Sadly, full-time workingwomen earn about four-fifths (79%) of wages earned by male workers and nearly one third (30.6%) of female-headed households were in poverty; male workers are earning 2.2 percent less in 2014 than in 2007. Most disturbing, in 2014 the poverty rate for children under 18 was 21.1 percent, while the rate for those aged 18 to 64 was 13.5 percent and the rate for people aged 65 and older was 10.0 percent.
The Census Bureau notes as an aside, “The official poverty thresholds developed more than 50 years ago do not take into account rising standards of living or such things as childcare expenses, other work-related expenses, variations in medical costs across population groups, or geographic differences in the cost of living.” If such factors were included, poverty in the U.S. would be far worse.
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Capitalism is a system of plunder and those who suffer most are the poorest, the weakest, those least capable of defending themselves. The few safeguards against domestic plunder that have emerged over the last century of reformism, be it government safety nets, union organizing or nonprofit programs, never fully protect those most vulnerable from the tyranny of wealth and power that determines American life.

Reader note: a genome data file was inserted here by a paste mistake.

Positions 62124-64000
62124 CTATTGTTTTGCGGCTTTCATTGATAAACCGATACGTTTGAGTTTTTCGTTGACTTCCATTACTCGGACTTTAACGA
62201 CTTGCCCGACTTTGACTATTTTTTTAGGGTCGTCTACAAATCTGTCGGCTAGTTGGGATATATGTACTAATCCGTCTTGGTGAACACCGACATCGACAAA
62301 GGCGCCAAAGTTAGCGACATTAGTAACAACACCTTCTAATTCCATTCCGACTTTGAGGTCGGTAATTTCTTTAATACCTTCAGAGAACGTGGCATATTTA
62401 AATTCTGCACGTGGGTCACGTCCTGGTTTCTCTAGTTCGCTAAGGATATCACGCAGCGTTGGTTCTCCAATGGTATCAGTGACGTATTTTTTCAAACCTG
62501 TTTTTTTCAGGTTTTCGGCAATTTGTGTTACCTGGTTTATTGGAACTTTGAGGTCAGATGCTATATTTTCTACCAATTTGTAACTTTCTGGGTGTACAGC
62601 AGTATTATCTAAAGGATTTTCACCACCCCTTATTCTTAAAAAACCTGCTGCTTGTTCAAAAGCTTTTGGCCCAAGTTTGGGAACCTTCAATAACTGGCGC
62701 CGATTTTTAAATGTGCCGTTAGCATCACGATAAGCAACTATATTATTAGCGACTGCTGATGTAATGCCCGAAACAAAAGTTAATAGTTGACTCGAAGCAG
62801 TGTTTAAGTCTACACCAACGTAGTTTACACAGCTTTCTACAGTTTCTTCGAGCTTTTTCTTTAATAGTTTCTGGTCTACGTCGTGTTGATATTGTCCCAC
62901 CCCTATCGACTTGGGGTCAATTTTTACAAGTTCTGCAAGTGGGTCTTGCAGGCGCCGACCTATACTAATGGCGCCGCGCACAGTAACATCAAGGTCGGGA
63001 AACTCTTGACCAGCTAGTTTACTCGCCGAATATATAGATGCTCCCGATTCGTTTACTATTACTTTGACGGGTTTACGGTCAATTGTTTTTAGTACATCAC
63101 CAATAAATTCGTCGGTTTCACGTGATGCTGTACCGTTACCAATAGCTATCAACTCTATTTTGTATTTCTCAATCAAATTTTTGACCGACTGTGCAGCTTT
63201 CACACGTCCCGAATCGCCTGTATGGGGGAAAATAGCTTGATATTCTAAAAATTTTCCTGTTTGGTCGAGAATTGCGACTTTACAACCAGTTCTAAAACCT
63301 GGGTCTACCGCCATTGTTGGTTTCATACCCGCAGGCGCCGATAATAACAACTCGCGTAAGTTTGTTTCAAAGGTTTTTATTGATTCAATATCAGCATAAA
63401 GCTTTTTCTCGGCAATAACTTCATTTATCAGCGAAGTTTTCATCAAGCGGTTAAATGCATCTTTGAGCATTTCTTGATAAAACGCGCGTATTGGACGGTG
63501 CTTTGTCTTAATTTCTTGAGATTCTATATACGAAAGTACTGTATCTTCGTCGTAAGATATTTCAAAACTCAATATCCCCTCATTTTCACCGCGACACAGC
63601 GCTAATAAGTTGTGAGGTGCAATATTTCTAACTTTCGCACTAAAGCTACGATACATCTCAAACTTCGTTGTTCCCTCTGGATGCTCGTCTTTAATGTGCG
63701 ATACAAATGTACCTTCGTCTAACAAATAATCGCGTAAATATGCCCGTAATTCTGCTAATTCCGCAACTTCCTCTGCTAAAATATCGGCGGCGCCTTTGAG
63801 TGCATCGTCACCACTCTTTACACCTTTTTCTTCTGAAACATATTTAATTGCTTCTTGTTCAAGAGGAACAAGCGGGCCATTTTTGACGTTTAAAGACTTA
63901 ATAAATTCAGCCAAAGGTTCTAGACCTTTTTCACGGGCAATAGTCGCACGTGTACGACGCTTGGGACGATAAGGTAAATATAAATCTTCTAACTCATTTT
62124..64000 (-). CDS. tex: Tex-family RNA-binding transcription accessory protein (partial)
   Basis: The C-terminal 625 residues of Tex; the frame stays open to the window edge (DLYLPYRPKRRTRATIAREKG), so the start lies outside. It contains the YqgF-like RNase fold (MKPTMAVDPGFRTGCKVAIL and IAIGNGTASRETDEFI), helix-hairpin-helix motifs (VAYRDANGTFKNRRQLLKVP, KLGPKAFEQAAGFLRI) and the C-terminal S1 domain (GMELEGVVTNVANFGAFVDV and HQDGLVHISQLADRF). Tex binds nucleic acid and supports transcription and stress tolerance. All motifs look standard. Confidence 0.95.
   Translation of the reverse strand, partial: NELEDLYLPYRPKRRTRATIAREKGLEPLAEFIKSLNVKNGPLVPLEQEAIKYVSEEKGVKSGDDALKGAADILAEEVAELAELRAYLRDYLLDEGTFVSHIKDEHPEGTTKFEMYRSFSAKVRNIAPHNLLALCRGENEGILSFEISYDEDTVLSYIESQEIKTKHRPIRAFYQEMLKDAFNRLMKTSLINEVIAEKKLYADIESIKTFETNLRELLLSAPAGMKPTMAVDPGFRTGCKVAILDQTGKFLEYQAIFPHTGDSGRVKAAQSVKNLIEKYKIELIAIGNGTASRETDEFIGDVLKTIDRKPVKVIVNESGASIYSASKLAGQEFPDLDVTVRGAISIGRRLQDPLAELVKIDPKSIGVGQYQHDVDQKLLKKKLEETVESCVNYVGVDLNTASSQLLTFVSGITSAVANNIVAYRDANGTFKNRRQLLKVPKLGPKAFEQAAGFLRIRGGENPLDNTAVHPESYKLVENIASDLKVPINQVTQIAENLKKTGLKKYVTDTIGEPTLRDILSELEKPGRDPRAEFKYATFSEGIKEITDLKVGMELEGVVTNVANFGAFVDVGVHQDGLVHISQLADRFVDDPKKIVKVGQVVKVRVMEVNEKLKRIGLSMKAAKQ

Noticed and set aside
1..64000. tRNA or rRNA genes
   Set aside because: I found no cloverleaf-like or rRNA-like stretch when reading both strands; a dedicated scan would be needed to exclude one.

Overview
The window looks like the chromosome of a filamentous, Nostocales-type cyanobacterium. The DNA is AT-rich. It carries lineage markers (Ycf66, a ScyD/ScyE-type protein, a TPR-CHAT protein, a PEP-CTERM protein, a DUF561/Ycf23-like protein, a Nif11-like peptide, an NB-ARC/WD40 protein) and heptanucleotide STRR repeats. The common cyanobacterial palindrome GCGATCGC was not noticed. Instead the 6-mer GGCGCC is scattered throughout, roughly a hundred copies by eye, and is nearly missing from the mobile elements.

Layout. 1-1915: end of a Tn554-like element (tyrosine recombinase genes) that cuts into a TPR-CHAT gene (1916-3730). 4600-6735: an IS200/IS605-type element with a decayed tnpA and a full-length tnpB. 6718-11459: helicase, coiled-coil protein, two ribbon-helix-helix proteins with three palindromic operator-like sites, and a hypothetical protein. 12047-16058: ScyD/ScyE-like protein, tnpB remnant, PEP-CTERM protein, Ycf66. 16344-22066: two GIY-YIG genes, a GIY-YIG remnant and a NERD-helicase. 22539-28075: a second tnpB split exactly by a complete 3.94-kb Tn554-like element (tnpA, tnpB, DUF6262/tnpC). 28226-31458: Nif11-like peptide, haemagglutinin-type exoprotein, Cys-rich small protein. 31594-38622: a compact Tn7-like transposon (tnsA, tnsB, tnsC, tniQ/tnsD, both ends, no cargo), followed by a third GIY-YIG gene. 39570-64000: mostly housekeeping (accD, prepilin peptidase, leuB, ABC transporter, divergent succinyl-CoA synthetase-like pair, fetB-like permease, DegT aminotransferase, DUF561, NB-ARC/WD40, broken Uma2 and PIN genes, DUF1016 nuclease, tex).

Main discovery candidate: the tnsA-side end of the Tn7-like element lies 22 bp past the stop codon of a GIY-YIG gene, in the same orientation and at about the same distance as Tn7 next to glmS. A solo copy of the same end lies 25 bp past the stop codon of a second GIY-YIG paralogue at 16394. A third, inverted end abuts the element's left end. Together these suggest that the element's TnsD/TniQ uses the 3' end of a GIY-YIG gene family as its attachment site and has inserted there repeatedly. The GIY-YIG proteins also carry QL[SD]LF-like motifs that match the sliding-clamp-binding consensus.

The poor pay dearly for their poverty. Most troubling, their lives are insecure, a constant struggle not simply to make ends meet but to live day-to-day. Little can be taken for granted, whether a job, a home or one’s health. Education is a luxury; obesity a common condition; drug use – and overdoses – a way to blunt the pain; suicide increasingly is a way out; and mortality rate for the poor are on the rise.
Poverty in America continues to be a hidden crisis, at once widespread, deepening and evermore painful. In 1964, Pres. Johnson called for a “war on poverty” and now, a half-century later, one can only hope that Mrs. Clinton — if she wins in the November beauty contest — will champion a 21st century “war on poverty,” but one that addresses what Harrington identified as the systemic “culture of poverty,” the underlying racism and inequality that institutionalizes poverty.